81B402sFfNL._AC_SL1500_After the murder of his friend and fellow immortal Richie Ryan, Duncan MacLeod (Adrian Paul) retreats to a Southeast Asian monastery for a year and mentally prepares for his battle against the demon Ahriman. Ahriman taunts MacLeod by appearing in the guises of the Highlander’s late enemies: the rogue watcher James Horton (Peter Hudson) and the leader of the four horsemen, Kronos (Valentine Pelka). The friendships between Duncan, ancient immortal Methos (Peter Wingfield), and watcher Joe Dawson (Jim Byrnes) also become strained as MacLeod retreats to his Parisian barge, aides several female immortals from his past, and tries to find himself again.81XSWgDX0dL._AC_SL1500_Yeah, that is kind of a sucky summary of Highlander: The Series’ 13 episode final season. Unfortunately, this season itself is kind of sucky and should most definitely not be used as judgment for the series as a whole. Year 6 begins a little hokey with the two-part Ahriman opener “Avatar” and “Armageddon,” then concludes with an It’s A Wonderful Life cop out in “To Be” and “Not to Be.” Yes, it’s too abstract, David Lynch-esque, and mystical, but the Ahriman storyline- carried over from the finale of Season 5- both takes too long to get over with and yet seems to be too easily wrapped up and tidy. While a fan of the series can see the importance of MacLeod going this route, questioning the meaning of his immortal life, and despairing over the death his longevity causes; this critical turn is only explored in half the episodes this season. Highlander: The Series just gets too weird here, departing from all that made it so great in favor of bad immortal crime and female revenge crap. This tiresome stretch of chicks all seem the same and drive this season into the ground.highlander62We’ve never seen any of these women before- at the very least why should we care about them when the immortals we know and love have so much more to tell? If anything, Season 6 has me feeling a little bit of resentment for these guesting women who do nothing but waste the precious time being taken away from our real players. Though a lovely piece in of itself, only MacLeod ends up with some small resolution in the series finale- which seems more like a mid-season two-parter by magically presenting the alternate possibilities of the rest of our company. Yes, the show is supposed to be about The Highlander. However, over the previous 5 seasons, we saw just how much MacLeod both rose and fell based on the mortal and immortal support about him. To simply have the others smile as the sun sets is a little unfair for all the characters- and certainly unkind to the audience. But again, it is still a lovely final episode, complete with a tear-jerking Highlander: The Series goodbye montage. Sniff.highlander57Fortunately, there are a few goods to be had this season. “Diplomatic Immunity” and “Black Tower” are worthy MacLeod centric episodes. “Unusual Suspects” with Roger Daltry returning as Hugh Fitzcairn is also great in another fun, all in the past delight that again proves more could have been done historically instead of resorting to these immortal women follies. And let’s talk about all these guesting female immortals. Isn’t it amazing that in 13 episodes, it seems like we’ve had more lady immortals than in all the previous seasons combined? Hmm, why is that? Some of these gals are, unfortunately, seriously bad. Dara Tomanovich (Bio-Dome) as Alex Raven in “Sins of the Father” is kind of cool, perhaps the first female immortal who can actually fight and likes it. Her plot and motorcycle style, are however, a bit Renegade; and again, I wonder why Highlander: The Series would choose to retread this route.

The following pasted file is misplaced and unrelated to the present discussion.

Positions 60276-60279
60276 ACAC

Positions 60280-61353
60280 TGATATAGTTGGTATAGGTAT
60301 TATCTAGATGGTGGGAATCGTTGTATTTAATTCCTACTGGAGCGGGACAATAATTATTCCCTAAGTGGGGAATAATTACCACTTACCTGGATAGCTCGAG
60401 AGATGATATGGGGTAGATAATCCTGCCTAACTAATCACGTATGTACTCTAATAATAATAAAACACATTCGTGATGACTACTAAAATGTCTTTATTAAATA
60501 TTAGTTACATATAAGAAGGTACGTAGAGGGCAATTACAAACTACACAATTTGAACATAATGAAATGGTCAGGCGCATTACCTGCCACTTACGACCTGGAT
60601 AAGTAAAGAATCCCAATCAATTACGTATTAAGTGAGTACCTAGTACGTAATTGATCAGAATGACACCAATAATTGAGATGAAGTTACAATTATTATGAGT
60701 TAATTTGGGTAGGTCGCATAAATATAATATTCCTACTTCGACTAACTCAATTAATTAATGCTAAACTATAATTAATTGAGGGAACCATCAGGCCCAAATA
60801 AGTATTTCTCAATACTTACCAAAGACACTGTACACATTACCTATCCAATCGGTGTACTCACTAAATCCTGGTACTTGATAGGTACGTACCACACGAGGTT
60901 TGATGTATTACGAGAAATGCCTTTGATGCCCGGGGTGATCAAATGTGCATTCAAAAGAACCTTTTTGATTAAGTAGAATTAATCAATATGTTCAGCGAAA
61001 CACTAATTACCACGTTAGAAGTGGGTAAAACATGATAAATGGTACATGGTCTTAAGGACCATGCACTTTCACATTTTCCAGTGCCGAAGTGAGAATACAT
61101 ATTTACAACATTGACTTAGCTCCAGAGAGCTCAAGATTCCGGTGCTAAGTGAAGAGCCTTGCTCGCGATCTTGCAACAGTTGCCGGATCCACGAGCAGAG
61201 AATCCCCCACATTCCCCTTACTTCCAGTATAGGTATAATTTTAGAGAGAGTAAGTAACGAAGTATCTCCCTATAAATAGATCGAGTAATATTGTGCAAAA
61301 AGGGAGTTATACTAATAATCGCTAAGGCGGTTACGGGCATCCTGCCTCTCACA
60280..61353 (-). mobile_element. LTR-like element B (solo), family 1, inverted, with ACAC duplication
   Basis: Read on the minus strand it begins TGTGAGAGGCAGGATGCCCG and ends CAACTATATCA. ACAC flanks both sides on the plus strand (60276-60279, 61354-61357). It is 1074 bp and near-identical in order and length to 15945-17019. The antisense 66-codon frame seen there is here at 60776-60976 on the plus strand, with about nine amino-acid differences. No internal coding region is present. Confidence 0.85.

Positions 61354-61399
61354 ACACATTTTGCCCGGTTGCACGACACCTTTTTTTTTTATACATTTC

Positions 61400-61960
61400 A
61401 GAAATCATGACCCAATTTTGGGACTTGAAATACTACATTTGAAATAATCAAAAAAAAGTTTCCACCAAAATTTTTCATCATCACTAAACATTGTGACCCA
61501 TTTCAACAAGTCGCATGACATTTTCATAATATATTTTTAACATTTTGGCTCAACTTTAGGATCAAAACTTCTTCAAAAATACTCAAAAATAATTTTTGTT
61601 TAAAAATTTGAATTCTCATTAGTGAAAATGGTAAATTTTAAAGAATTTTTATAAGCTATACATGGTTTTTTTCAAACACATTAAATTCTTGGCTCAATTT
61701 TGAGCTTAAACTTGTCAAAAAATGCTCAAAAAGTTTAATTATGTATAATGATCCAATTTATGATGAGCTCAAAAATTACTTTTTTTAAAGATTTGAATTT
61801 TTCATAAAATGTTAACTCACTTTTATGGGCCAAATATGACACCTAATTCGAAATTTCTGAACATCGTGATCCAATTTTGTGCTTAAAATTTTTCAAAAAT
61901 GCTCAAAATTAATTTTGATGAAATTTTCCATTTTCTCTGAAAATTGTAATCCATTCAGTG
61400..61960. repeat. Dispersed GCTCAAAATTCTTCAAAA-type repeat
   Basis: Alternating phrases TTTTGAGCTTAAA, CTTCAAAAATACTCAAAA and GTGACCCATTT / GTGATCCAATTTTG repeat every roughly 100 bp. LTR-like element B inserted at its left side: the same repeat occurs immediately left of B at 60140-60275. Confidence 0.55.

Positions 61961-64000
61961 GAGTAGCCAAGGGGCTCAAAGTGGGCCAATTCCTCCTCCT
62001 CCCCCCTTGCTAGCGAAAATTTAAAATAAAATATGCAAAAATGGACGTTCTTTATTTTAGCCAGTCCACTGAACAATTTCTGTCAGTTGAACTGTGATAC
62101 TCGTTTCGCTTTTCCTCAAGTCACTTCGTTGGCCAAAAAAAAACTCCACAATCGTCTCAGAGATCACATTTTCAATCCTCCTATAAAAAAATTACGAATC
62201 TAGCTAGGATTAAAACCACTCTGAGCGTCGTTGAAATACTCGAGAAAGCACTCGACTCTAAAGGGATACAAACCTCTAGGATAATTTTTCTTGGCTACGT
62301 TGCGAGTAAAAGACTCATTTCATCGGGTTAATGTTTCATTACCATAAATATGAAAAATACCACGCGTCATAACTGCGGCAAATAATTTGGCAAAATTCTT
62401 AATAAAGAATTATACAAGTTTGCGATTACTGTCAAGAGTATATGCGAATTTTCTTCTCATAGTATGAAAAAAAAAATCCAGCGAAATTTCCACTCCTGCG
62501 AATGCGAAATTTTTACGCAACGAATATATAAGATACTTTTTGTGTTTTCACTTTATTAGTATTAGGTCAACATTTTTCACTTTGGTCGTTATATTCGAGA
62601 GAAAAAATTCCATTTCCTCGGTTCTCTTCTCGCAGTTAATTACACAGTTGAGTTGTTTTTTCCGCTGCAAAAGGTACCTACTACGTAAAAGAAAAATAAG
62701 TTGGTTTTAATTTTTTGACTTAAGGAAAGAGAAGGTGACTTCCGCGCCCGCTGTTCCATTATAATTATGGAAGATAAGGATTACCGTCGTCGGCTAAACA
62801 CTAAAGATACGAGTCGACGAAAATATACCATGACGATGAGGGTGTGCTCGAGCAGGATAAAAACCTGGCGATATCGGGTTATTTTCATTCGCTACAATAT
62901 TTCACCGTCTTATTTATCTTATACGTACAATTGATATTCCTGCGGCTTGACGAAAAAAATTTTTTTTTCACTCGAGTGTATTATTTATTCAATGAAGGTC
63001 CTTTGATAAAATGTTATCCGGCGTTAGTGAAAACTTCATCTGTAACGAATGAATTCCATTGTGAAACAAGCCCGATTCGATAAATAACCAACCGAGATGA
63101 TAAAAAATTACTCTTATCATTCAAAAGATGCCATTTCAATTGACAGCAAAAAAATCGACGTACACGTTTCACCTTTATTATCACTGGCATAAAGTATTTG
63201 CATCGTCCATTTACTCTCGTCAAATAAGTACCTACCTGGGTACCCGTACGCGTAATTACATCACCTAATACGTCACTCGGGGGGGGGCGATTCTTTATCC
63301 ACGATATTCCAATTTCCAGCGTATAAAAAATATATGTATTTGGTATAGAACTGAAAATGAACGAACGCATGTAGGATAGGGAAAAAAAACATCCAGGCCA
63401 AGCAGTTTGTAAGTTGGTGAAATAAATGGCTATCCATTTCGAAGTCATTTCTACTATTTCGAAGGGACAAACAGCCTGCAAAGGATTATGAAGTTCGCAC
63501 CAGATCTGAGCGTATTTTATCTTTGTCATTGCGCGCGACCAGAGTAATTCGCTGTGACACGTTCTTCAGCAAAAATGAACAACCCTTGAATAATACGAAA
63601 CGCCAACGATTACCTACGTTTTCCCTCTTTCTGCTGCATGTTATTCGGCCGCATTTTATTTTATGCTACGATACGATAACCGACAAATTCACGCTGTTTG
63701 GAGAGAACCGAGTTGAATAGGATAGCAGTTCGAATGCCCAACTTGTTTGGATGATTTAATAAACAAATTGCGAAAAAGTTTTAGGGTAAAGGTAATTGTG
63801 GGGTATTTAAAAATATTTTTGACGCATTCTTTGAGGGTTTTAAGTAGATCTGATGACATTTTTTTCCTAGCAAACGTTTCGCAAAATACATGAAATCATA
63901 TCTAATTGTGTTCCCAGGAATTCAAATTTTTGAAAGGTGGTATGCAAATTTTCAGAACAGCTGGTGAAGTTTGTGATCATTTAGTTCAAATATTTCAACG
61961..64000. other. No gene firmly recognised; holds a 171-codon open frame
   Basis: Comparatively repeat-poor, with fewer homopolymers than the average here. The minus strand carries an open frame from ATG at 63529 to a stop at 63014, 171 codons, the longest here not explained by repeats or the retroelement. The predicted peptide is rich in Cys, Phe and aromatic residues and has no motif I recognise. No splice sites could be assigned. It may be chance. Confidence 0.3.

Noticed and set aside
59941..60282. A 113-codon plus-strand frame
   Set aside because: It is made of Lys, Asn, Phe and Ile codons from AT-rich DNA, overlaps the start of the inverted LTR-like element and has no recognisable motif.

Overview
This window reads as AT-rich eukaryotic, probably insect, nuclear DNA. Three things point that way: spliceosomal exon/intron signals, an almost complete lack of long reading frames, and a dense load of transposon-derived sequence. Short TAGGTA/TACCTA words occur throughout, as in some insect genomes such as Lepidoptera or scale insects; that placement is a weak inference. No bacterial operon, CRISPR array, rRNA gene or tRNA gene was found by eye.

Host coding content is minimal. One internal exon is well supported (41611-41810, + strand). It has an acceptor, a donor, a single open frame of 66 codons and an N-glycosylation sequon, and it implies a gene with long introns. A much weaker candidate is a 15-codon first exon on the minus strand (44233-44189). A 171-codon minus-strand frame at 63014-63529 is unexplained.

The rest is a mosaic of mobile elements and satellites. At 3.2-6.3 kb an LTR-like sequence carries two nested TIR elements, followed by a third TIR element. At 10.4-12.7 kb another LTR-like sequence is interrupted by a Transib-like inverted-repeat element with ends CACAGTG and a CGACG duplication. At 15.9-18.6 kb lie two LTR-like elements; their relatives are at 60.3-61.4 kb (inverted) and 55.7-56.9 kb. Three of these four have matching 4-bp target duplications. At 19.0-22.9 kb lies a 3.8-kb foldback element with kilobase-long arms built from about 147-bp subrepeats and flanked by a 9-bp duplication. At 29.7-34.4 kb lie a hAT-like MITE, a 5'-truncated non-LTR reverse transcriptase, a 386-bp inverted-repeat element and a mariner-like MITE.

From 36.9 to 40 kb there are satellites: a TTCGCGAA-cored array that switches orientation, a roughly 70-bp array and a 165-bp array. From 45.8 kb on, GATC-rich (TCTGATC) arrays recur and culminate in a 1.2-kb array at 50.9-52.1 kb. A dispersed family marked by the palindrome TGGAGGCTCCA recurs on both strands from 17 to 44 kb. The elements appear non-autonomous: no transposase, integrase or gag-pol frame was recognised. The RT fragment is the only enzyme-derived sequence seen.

patient0Even more tragic is Alice Evans  in “Patient Number 7.” While it’s not a bad premise, the episode is just very badly done, and Evans most definitely cannot carry one show, let alone an entire spin off. Likewise, “Justice” and “Deadly Exposure” just stink. Claudia Christian (Babylon 5) is lovely, but her backdoor pilot “Two of Hearts” is just…no. Not only does it have none of the regular players, but also the subsequent episode “Indiscretions” exclusively features Dawson and Methos and thus proves just how unnecessary all this Star Search for the next female immortal really was. You want another gal in the cast? It might have been nice to see more of Joe’s daughter Amy (Louise Taylor, Eyes Wide Shut) as a player in Highlander: The Watcher Adventures. Anything would have been better than how Season 6 actually turned out, I’m just saying.hqdefaultOf course, the MacLeod specific episodes are still the best, but remember, Duncan is, well, barely there in Year 6. Of course, we’re sorry to see him go, but in many ways, one can understand star Adrian Paul’s readiness to depart towards bigger and better things. He even cuts his hair, people! Seriously, what else was left for Mac? Why did they need to reduce the character to a shadow of his former self this season anyway? Did they really have so little faith in the rest of the cast without him? Why couldn’t Duncan have stayed monking it out in his temple while Joe, Methos, Amanda, and a new watcher or young immortal or two had adventures searching the globe for the elusive Highlander? Although it’s kind of silly, I want to say Season 6 is a little underhanded in the way MacLeod is treated. After 5 years, he can go through whatever serious stuff he wants this season- so long as he gets over it in 3 episodes? It’s almost cruel to end Highlander: The Series this way. As I wrote in my Season 5 essay, I would watch “The Modern Prometheus,” skip the Year 5 finale “Archangel,” and the Ahriman plot, then pick up “Unusual Suspects” and “Indiscretions” here before the series conclusion. Everything else is kind of a slap in the face for longtime viewers.394b784f81cd5b9bfb40e0a3164f0b06Fortunately, we spend this shortened season exclusively in Paris, and the European locations and period flashbacks are great as always. We see a lot of pre-MacLeod times and places in a good portion of the flashbacks- thanks to our rotating door of 1,000 year old immortal gals (Didn’t we already have a 1200 year old immortal gal? coughamandacough) Still, it’s nice to see that the historical style holds up without the eponymous man himself. Unfortunately, the action suffers this season thanks to all those guest ladies who can’t hold a sword to save their lives. They all also seem to wear the exact same pair of black jeans with a zippered up black leather motorcycle bomber, too. And again, chick Quickenings are a Hell No. Even Duncan’s sweet Barge suffers- losing all its wonderful art and décor so Mac can have a more Zen like environment. While season 6 may leave a bitter taste even in the Highlander completist’s mouth, it’s more important to look at the gem of the series overall.